Interiors and Exteriors
The French ébénistes (cabinetmakers) enjoyed a reputation for the artistic and decorative expression they applied to their box manufacture; this being amplified, in the opinion of some, when compared to their more ‘reserved’ British counterparts. READ MORE
For the purposes of identification, advertising and acknowledgement, many boxes would bear the ‘marks’ of their maker’s and retailer’s. Their names, business addresses and details could be engraved or stamped into small brass plates or locks, gold-tooled and embossed into leather or velvet, engraved into wood or ivory plaques, or printed onto paper labels.
Although documented as far back as the 8th century, velvet wasn’t introduced to Great Britain until the late 13th century.
Synonymous with royalty, nobility and the affluent, velvet was an expensive and highly desirable material due to its luxurious appearance, ability to absorb vibrant colour dyes, and its complication of manufacture. READ MORE
Morocco leather was considered one of the finest varieties of leather due to its suppleness and softness, as well as its strength and resilience. Initially sourced from Moroccan goatskin, later sources, whilst often still being referred to as ‘Morocco’ leather, also came from North African sheepskin and split calfskin. READ MORE
A monogram is a group of two or more letters, overlapping or intertwining one another to form a design or symbol. They usually represented the initials of the family’s or individual’s name. READ MORE
The inclusion of mirrors in dressing cases and vanity boxes was almost a prerequisite. Removable mirrors would be stowed in the lid of the box and with some having their own fold out stands, could be placed on a dressing table or other surface. READ MORE
This is an effect created during the finishing of the silk material called Calendering. This involves folding the silk material and passing it under rollers at high temperatures and pressures. The result is an attractive wavy, watermarked patterning to the silk. READ MORE
With most earlier box makers often keeping to more conventional box opening designs, the Victorian makers started to think more creatively regarding this. With style, practicality, space maximization and of course, status in mind, these Victorian box makers began to make significant changes to the more standard box form that most people had been accustomed to for millenniums. READ MORE
Cross-banding is the process of creating a border of veneer with its grain running at right angles to the grain of the adjoining veneer. READ MORE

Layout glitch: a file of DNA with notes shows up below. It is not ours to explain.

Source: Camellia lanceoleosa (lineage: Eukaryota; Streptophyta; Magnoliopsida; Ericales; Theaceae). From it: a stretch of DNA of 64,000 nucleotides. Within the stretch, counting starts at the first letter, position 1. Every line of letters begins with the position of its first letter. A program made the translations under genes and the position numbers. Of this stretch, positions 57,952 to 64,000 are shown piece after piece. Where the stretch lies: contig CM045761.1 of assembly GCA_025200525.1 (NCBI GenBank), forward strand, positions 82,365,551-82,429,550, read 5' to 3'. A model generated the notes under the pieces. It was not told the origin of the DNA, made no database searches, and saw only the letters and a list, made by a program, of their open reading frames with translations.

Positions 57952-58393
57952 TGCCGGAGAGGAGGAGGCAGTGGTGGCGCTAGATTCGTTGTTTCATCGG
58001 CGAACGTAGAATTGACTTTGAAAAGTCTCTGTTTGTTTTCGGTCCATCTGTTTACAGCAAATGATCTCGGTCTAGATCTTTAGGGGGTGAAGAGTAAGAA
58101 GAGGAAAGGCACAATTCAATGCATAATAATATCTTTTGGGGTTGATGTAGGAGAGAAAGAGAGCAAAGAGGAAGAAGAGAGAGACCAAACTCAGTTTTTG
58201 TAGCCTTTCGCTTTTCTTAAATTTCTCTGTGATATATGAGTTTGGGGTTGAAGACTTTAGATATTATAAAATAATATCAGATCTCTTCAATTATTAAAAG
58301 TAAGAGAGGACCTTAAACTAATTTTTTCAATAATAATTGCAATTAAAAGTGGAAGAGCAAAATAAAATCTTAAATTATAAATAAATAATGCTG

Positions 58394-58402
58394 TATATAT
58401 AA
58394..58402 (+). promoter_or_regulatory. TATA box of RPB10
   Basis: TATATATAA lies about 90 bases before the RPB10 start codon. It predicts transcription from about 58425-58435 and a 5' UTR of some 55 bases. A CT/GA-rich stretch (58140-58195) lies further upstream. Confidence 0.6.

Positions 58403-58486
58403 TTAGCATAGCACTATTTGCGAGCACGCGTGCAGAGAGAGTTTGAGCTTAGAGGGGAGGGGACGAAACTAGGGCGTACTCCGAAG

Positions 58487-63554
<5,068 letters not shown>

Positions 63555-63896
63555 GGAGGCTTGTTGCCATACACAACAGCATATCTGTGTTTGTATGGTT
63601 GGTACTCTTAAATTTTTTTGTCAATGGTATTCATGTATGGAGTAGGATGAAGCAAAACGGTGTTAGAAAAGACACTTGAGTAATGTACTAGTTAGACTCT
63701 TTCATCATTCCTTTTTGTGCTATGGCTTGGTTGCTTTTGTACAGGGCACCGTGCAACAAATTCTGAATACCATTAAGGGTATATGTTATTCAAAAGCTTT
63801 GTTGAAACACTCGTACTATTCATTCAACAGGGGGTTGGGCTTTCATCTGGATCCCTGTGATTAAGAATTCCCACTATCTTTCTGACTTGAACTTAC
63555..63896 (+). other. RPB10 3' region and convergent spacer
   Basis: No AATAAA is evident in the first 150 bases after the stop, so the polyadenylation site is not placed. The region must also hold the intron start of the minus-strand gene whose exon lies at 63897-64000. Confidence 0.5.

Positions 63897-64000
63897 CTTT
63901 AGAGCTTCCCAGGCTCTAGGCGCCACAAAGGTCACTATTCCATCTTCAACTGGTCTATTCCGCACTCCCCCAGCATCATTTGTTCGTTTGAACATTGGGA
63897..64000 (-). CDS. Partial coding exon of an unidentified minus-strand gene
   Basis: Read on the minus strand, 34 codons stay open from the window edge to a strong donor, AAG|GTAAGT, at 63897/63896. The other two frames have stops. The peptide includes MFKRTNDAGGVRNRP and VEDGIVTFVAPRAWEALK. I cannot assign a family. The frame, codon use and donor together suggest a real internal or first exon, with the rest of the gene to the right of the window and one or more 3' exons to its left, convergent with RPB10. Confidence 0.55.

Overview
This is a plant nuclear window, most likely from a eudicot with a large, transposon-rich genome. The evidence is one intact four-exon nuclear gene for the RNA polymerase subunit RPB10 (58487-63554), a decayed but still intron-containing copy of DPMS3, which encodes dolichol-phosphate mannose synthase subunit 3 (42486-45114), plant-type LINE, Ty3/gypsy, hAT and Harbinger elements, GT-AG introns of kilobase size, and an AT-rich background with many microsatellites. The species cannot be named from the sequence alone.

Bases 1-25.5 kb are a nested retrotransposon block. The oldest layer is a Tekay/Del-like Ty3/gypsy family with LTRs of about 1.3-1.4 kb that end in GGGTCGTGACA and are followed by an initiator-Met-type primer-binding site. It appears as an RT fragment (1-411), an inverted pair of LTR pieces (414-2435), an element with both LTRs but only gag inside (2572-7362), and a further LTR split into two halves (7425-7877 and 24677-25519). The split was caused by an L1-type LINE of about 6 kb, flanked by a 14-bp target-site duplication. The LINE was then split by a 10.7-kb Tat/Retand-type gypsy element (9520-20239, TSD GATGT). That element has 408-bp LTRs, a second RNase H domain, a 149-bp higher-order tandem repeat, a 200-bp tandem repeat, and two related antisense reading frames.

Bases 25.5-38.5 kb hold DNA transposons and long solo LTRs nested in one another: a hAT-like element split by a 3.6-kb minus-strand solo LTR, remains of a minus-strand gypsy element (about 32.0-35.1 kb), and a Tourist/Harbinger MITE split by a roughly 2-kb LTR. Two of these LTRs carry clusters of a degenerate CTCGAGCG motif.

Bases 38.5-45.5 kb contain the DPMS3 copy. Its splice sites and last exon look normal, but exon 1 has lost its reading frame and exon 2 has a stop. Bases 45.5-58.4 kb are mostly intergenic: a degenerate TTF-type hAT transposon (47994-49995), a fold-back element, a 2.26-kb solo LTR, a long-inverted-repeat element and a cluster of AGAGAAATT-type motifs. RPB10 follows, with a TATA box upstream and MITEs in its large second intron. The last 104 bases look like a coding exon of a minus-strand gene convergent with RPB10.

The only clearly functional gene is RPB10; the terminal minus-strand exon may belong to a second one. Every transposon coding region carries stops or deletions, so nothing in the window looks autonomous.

Whether it was country to country, city to city or just room to room, some of these boxes, often being heavy, needed to be carried easily and safely during travel. Taking influence from the campaign furniture of the time, makers would fit brass side or top handles to these boxes. READ MORE
Crowns are a symbol of monarchy, representing Kings and Queens, Princes and Princesses, and Dukes and Duchesses. A Coronet was another type of crown, but was reserved for the lower ranks of nobility like Marquesses and Marchionesses, Earls and Countesses, Barons and Baronesses, and some Lords and Ladys. READ MORE
Escutcheons are usually shaped plates, often made from brass, that can either surround a keyhole or be inlaid into the top of the lid. READ MORE
Brass hinges were used to connect the lid to the main part of the box. There were countless styles of brass hinge, and the type chosen by the box maker would reflect practicality and design. READ MORE
During the Regency period it was very much the height of opulence to inlay delicately shaped pieces of brass design into wood.
Inspired from the French Napoleonic style, this art form was only attained by the most skilled and patient craftsman. READ MORE
These were often sculpted right angle shaped pieces of brass that were inlaid into the corners of the interior rims of the box. Originally used to reinforce the corner joints, these corner mounts became more of a decorative detailing feature rather than serving a practical purpose. READ MORE
Thin strands of squared brass stringing were sometimes inlaid into the wood, often running parallel with the exterior perimeter brass edging or inlaid into the interior rims of the box. This was purely as a form of additional decoration. READ MORE
The use of brass to edge the perimeter of a box seems to date back to around the start of George IV’s reign in 1820. As well as to protect, strengthen and conceal the joints, the brass was also considered as an additional decoration to the box’s exterior. READ MORE
During travel, these valuable boxes could be easily damaged and subjected to all manner weather and climate conditions, especially if they were to be stowed away on carriages or ships. Therefore, by request, these boxes could be supplied with their own bespoke protective outer cases. READ MORE